New Procedures at Connecticut Commission on Human Rights and Opportunities
For the second time in five years, the Connecticut Commission on Human Rights and Opportunities (CHRO) will implement significant changes to its procedures for processing discrimination complaints, under Public Acts 15-249 and 15-5. These changes, including the availability of quick dispute resolution, take effect October 1, 2015.
Employers now have the ability to engage in Pre-Answer Conciliation. This procedure tracks existing practice at the U.S. Equal Employment Opportunity Commission, allowing for early mediation of complaints, thus giving employers an opportunity to seek an early resolution of charges and save the time and expense of preparing an answer. An employer can request Pre-Answer Conciliation within 10 days of receiving a complaint. The CHRO then has 30 days to hold the conciliation conference. If conciliation is unsuccessful, the employer has the normal 30 days, or 45 days with an extension, to respond to the complaint. This change is significant in that it provides the parties an opportunity to resolve a matter before positions may have become hardened by time-consuming and costly administrative proceedings and litigation.
Merit Assessment Review
Another significant change is the elimination or alteration of the so-called Merit Assessment Review, now recast as a “Case Assessment Review.” This is more than a mere name change. For instance, the new rules shorten the timeframe within which the CHRO must conduct the Case Assessment Review from 90 days to 60 days from the date of the employer’s answer. The shorter deadline may move cases along more quickly, but may reduce the effectiveness of the CHRO’s pre-investigation screening process also, resulting in even more cases being retained for investigation. The new rules also affect cases that are dismissed through Case Assessment Review. The CHRO is required to issue a Release of Jurisdiction automatically for these cases. Previously, the complainant had to make a request. How these changes may affect the disposition of complaints will have to await a retrospective look after the CHRO has some experience under its belt.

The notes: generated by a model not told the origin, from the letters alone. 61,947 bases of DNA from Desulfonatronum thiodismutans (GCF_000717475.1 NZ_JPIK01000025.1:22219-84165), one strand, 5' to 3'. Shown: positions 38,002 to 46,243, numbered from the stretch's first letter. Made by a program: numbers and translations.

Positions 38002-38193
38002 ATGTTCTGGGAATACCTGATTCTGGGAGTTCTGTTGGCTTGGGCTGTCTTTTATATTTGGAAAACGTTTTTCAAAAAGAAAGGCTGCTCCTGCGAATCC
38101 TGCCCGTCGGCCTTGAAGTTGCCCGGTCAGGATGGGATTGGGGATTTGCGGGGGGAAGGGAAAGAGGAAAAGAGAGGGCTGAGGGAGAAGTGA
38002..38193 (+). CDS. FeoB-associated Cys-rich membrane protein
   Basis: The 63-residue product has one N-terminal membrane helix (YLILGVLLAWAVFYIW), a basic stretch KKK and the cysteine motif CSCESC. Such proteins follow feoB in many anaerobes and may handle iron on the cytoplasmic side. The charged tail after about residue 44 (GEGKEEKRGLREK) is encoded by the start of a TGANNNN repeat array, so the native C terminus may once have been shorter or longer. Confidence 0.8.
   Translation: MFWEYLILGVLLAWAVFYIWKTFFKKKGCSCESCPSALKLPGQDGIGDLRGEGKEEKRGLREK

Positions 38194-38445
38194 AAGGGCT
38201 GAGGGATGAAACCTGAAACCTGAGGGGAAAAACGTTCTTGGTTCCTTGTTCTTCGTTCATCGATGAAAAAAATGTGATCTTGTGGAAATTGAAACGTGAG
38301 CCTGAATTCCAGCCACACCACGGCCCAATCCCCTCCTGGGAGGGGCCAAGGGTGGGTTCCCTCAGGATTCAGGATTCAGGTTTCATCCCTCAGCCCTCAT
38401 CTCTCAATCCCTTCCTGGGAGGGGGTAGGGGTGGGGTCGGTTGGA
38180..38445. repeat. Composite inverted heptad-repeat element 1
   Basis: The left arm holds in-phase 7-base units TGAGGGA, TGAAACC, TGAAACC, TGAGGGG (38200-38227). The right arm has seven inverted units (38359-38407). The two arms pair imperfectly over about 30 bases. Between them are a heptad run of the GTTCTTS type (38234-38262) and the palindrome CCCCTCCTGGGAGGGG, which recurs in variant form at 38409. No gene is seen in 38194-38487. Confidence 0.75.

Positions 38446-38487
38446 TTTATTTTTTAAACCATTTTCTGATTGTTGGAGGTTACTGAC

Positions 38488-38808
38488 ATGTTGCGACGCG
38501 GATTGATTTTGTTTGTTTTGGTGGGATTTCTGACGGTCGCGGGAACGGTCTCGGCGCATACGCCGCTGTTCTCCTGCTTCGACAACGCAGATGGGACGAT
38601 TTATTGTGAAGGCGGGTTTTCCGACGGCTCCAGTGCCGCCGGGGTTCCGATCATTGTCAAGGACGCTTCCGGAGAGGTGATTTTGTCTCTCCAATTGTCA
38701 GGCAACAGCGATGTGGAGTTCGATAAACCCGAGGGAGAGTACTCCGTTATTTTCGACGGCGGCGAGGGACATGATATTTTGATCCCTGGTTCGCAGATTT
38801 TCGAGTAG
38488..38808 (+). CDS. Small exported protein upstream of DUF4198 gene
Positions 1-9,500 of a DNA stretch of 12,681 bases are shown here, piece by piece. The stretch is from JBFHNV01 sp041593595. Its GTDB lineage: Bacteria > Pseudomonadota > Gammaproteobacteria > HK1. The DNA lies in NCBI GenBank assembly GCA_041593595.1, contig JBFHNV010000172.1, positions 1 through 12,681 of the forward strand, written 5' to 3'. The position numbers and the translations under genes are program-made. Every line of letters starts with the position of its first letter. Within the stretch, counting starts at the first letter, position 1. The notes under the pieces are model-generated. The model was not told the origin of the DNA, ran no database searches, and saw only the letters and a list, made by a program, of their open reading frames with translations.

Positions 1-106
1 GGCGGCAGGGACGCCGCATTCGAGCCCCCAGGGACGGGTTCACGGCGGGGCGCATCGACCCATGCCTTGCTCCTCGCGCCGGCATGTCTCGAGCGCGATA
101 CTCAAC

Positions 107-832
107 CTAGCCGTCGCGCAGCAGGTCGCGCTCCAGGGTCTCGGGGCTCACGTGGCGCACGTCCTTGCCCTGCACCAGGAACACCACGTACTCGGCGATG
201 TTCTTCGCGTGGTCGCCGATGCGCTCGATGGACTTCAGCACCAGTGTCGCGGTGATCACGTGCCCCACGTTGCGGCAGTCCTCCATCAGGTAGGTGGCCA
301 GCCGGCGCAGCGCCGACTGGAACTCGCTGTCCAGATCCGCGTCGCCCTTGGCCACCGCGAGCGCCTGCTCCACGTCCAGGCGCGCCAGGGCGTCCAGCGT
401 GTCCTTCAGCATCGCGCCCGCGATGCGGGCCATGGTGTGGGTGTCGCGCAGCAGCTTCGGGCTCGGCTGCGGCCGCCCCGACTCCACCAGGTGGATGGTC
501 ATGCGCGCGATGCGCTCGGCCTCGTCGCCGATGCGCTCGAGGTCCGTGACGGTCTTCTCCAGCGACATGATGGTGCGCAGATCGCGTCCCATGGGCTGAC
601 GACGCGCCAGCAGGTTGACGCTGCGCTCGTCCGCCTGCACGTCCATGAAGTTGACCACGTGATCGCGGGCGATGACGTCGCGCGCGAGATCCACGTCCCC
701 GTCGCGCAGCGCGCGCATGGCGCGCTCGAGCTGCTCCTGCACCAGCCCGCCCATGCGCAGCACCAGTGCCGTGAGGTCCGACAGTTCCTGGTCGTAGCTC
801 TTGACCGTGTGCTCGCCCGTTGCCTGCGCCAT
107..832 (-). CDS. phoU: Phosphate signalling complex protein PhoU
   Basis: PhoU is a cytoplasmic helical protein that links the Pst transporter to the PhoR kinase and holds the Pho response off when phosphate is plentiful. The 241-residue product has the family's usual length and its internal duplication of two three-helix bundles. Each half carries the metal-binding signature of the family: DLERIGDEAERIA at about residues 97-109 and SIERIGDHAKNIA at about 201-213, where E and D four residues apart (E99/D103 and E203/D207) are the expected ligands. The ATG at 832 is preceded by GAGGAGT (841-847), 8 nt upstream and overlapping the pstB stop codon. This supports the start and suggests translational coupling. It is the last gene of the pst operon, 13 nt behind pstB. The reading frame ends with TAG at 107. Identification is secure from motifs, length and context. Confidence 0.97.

Other changes affect the CHRO’s Mandatory Mediation process. Parties who hold a Pre-Answer Conciliation conference are not obligated to engage in mediation prior to a Commission investigation, although they are free to do so if they wish. Significantly, the CHRO representative who conducts the mediation can no longer be assigned to investigate the complaint. This change was intended to separate the mediation and investigation functions of the CHRO case handling process and to address concerns over having the same individual oversee both the mediation and the investigation of a complaint.
The following minor changes also went into effect:
The CHRO now has 15 days (instead of 20) after the complaint is filed to provide an employer with a copy of the complaint and notice of procedural rights.
A complaint sent by first class mail is considered received by the employer two days after it was mailed, unless the employer can prove otherwise.
The parties or the CHRO can request Early Legal Intervention at any time after the mandatory mediation conference.
If Early Legal Intervention is requested, CHRO legal counsel, instead of the Executive Director or his or her designee, will determine whether cases should proceed or be released from CHRO jurisdiction. This determination must be made no later than 90 days after the date of the request for Early Legal Intervention.
Assignment of the complaint to an investigator for fact finding must be made no later than 15 days after a failed Mediation Conference or an Early Legal Intervention decision to investigate a complaint, rather than 15 days after the Mediation Conference only.
The Mediation Conference cannot be held on the same date as the fact finding conference.
Parties no longer have the option of requesting additional mediation conferences if the first one failed to resolve the complaint.
CHRO legal counsel, instead of the Executive Director or the Executive Director’s designee, has the authority to grant or reject a complainant’s request for reconsideration. The timeframe within which to do this remains the same, no later than 90 days.
When investigating complaints, CHRO legal counsel, instead of the “Commission,” can issue subpoenas requiring production of records and other documents or compelling attendance of witnesses.
Employers can apply to the Executive Director to vacate a default ordered against them. The Executive Director can decide whether to vacate the default.
Overall, while several of these changes were implemented to codify what had been practice at a number of CHRO regional offices, the more significant changes are designed to track current procedures at the EEOC and allow for more efficiency and better case management at the CHRO. Time will tell whether these changes are effective in meeting these objectives.